Thus, Wachovia has built an "e-vault" for participants in the "chain of trade" to collaborate on documents. "We don't want to force the vendor, or other parties to the trade chain, to have to make a paper presentation to us," Nichols says.

Unlike physical vaults, the e-vault also keeps track of what should happen next with each document. "It's proactively polling the various members of the trade chain, in the right sequence," says Nichols. "There's no point in asking the shipping company to deliver their bill of lading if the invoice and the inspection certificate haven't been produced yet."

For the most part, Wachovia's trade finance back-office engine has been the fruit of the bank's in-house development efforts. "The system has got to be adaptable to the various business practices in various countries," says Bill Fitzgerald, department information officer of Wachovia's international banking division. "There will be differences around the fees that can be charged and are charged, some of the other financial reporting to central banks, and some of the product features that are actually used in the workflow to process the transaction."

The common features are designed to optimize the workflow involved with trade documentation. To that end, the software contains "internal meters" that measure the workflows throughout the day. Upon certain triggers, the meters send "alerts" to supervisors, who can then redirect efforts to different work queues. "The trick is to eliminate the latency time by level-loading the workflow," says Fitzgerald.


For manufacturers with global aspirations, such optimization isn't an option-it's a requirement. That's because the largest retailers have put tremendous pressure on their vendors. "The large companies are looking for absolute transparency," says Nichols. "They're saying to the vendor, 'We're not here to negotiate whether we're going to pay you $7.00 for this item, or $7.25 or $6.75. We want to start from the premise of having our auditors come into your factory and do a cost analysis, and if we determine that your cost is $1.50, then we'll be talking about a margin on top of that.'"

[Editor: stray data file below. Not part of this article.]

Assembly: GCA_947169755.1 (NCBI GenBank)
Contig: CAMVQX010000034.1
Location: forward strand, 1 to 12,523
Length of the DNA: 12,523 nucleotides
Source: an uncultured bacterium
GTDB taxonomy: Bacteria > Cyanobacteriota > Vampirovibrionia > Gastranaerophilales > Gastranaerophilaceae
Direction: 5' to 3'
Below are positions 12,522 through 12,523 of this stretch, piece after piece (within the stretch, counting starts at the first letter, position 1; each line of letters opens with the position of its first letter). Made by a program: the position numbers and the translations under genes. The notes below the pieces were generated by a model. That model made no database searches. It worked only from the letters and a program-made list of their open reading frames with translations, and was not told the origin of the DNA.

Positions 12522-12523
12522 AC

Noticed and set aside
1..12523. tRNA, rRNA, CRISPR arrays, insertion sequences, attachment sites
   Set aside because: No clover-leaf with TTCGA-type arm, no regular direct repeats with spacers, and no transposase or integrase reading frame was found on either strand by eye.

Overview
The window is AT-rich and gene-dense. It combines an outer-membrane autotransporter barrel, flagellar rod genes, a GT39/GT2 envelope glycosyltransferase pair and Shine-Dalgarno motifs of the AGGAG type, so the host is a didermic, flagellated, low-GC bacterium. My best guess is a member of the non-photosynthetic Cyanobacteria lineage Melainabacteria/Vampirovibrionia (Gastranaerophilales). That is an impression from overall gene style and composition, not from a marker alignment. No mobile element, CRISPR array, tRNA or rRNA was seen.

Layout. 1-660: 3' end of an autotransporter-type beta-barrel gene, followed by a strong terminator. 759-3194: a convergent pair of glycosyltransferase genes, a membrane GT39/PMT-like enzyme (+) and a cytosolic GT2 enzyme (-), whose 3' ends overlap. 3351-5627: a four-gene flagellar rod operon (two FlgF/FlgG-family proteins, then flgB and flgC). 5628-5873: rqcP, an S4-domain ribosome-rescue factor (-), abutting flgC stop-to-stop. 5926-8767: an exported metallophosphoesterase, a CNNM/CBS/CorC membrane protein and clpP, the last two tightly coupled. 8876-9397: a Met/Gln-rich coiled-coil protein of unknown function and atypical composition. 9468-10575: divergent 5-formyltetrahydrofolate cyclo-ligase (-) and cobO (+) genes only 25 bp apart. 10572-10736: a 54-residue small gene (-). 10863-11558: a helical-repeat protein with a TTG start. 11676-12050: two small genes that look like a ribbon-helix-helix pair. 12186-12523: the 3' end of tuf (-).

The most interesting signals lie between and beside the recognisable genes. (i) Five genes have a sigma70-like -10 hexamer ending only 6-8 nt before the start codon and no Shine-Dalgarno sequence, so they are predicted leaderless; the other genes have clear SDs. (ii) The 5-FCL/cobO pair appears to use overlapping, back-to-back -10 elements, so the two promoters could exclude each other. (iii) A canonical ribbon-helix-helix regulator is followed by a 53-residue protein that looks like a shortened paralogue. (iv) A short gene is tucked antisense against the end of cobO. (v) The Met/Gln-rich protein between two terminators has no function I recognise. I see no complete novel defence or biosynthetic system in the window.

As a result, vendors have been looking to their banks to lower their administrative costs, in no small part to keep the buyers' auditors happy. "The whole game has changed," says Nichols. "It's really becoming clear that these large U.S. companies are getting larger and larger, and using their size to really demand more and more not only of their vendors in the supply chain, but the logistics providers, the freight forwarders, the shipping companies, and indeed, the banks."

This means that banks, too, have to adapt to the retailers' way of looking at the world. "We can't go into their offices and say, 'Today's your lucky day, because we have this great product that you can sit down and enter all your data into,'" says Nichols. "They're going to say, 'We don't even want to see it. What we want to do is feed you a file.'"